This Shijianzhuang built Y5-B is equipped with the optional "Winglet"
modification to improve
rate-of-climb. The winglets reduce drag by moving the wing tip vortex outboard.
North Korea still operates over 200 of these aircraft and a few surviving Russian and Polish built models.
A Chinese Y-5 first flew in Dec 1957, then Nanchang was permitted to
produce the aircraft following
the guidance of the specialists and blueprints from USSR. In 1958, the factory finished 90 Y-5s.
There were 728 Y-5s produced in the 10 years before the production line at Nanchang 302 closed.
In May 1970, the Redstar factory at Shijiazhuang continued the production.
Several variations of the Y-5 were produced according to the requirement of the China Airline, Airforce
and Navy. In 1958, following USSR guidance, a variation was designed for agricultural use. The
temperature problem of the cockpit was solved so that the Y-5 could be widely used in South China.
This type of Y-5 was renamed Y-5B and 229 were produced during 1958. In the same year two types
of five seat aerobuses were designed for Airforce and both were produced. Later in 1959 with the new
code "Y-5A", a 11 seat aerobus was produced for China Airline. One hundred and fourteen were built.
Nanchang also designed the Y-5D for Airforce bombing training in 1958 and totally produced 116 units.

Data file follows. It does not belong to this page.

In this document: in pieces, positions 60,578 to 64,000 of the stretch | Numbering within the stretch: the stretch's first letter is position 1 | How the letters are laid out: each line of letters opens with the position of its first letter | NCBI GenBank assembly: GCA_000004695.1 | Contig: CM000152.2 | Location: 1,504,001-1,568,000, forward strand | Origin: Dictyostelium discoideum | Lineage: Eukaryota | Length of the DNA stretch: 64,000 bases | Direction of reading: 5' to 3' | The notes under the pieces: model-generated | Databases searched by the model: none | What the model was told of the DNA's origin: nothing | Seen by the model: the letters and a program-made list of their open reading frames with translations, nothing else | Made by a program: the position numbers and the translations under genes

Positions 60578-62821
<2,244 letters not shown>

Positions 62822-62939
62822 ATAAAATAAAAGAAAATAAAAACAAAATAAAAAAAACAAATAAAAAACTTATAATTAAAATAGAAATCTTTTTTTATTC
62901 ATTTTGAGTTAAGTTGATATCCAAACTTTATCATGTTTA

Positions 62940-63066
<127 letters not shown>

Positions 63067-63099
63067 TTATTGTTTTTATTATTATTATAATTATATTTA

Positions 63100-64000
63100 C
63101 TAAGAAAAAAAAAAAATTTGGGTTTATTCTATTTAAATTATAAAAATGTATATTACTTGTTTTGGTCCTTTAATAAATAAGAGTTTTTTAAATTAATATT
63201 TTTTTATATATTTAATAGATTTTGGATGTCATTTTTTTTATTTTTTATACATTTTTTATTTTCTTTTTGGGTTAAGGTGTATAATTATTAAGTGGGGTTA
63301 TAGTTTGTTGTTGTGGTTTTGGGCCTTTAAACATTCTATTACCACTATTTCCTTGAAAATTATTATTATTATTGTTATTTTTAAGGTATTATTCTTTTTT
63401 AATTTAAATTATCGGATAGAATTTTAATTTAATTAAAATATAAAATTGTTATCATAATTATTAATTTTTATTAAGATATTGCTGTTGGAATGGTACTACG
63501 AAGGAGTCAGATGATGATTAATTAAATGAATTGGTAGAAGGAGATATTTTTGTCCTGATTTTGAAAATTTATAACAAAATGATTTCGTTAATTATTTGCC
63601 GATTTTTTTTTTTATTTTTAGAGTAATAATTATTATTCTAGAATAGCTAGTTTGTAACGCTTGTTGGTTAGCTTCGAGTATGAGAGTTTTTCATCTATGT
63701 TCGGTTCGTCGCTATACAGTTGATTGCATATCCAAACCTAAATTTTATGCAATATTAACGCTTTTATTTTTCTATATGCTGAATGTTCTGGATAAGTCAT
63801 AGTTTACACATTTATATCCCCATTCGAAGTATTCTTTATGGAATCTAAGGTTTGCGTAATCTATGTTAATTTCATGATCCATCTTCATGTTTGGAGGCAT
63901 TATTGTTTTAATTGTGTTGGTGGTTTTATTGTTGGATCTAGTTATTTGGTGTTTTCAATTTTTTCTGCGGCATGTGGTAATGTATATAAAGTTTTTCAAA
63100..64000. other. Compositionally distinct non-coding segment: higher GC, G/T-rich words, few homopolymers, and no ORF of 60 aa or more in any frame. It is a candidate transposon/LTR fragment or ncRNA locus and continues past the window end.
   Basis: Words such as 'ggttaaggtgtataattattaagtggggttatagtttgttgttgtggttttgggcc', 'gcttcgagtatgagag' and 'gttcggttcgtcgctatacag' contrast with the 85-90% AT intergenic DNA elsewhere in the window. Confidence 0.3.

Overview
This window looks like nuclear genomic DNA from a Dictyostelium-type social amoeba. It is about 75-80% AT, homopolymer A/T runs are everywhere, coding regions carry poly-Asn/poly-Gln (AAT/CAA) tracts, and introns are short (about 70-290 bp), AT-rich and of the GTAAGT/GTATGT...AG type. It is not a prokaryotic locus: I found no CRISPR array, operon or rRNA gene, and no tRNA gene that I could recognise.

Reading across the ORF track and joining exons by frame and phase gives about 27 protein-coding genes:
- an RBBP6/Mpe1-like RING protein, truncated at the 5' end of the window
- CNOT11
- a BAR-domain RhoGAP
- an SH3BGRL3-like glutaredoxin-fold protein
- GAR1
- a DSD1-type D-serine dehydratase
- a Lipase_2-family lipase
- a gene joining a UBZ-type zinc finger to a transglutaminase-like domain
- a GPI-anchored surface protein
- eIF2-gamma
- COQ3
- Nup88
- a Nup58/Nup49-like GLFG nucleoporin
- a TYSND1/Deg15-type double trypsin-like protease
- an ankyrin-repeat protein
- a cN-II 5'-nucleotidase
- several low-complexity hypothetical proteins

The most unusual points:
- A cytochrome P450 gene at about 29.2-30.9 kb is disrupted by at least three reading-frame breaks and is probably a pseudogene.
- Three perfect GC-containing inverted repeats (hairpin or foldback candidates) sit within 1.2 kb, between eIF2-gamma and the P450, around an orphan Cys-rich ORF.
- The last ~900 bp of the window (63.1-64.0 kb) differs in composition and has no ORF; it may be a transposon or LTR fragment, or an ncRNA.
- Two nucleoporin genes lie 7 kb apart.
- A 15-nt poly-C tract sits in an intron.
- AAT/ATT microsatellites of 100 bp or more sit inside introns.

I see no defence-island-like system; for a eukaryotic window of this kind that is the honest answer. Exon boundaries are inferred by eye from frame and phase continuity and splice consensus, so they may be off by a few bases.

In early 1960s` some special Y-5s were produced, such as a 7 seat Y-5 as a gift to Chairman Hu of
Vietnam. Two similar planes were built for Nepal`s king in Nov 1961.
A floatplane, designated as the Y-5C, was built for Navy in 1964 using the USSR`s Aluminium alloy
pontoon design. In 1965 the pontoons were changed to Nanchang 320`s own design and 6 of these
were built for Navy.
Some Y-5s are equipped with a Chinese Huosai-H5 (1000 Hp) Engine, but
many have the Polish
built ASz-62IR-16 (1000 Hp) Engine.
In 1956, the Zhuzhou Aeroengine Factory ZEF started the production of the HS5 engine for the Y-5,
the Chinese version of the Antonov An-2. This largest biplane of the world had the same engine as the
Li-2 (Similar to DC-3) and gradually the Chinese Li-2's received the Chinese engines as well. The
production of the HS5 engine was rather successful. Up to 1986 (!), more than 2,600 HS5 engines
were built, especially for the Y-5 and Li-2. Basically the engine is the same as the 9 cylinder air
cooled Wright R.1820.
Mongolian AN2/Y5 at Moron
PLAAF Y5 Photo by Jim Walg pictured at Shenyang 1987
Note the Y5-C pontoon version in background.
Yucheng Electronic Technology is promoting the Chinese CJ6 and Y-5B
etc. and stocks many parts
Contact: John at:
Yucheng Electronic Technology Co. Ltd.
Xinyidai Guoji Mansion
Taibai South Road
Xi' an 710075
Tel: 86-29-8824-4373 Ext 8003
Cell: 86-(0) 13772540541
# P/N QTY ENGLISH DESCRIPTION
1 BG-1A 1 ALTIMETER
2 LT-1 2 AZIMUTH INSTRUMENT
3 BWH-1 4 TEMP GAUGE
4 BDP-1 3 HORIZONAL
5 2 GYRO
6 A3 1 WINDSHIELD MOTOR
7 WG-2A 2 INDICATOR
8 1 OIL PRESSURE SENSOR
10 FLAP SENSOR
11 DG--6 2 MOTOR
12 LQ-3 1 FILTER
13 DZ--1 11 SPARK PLUGS
14 6 BRAKE PLATE
15 DH-1 1 STARTER COIL
16 JT-5A 2 CABIN CALL
17 KTR-908 1 RADIO
18 WG-2A ALTIMETER
19 A3 1 PUMP
20 S-3 6 FAN
21 SY-11 2 BOOSTER
22 SBL-125 2 CONVERTER
23 SBL-53 2 CONVERTER
24 WG-2A 2 INDICATOR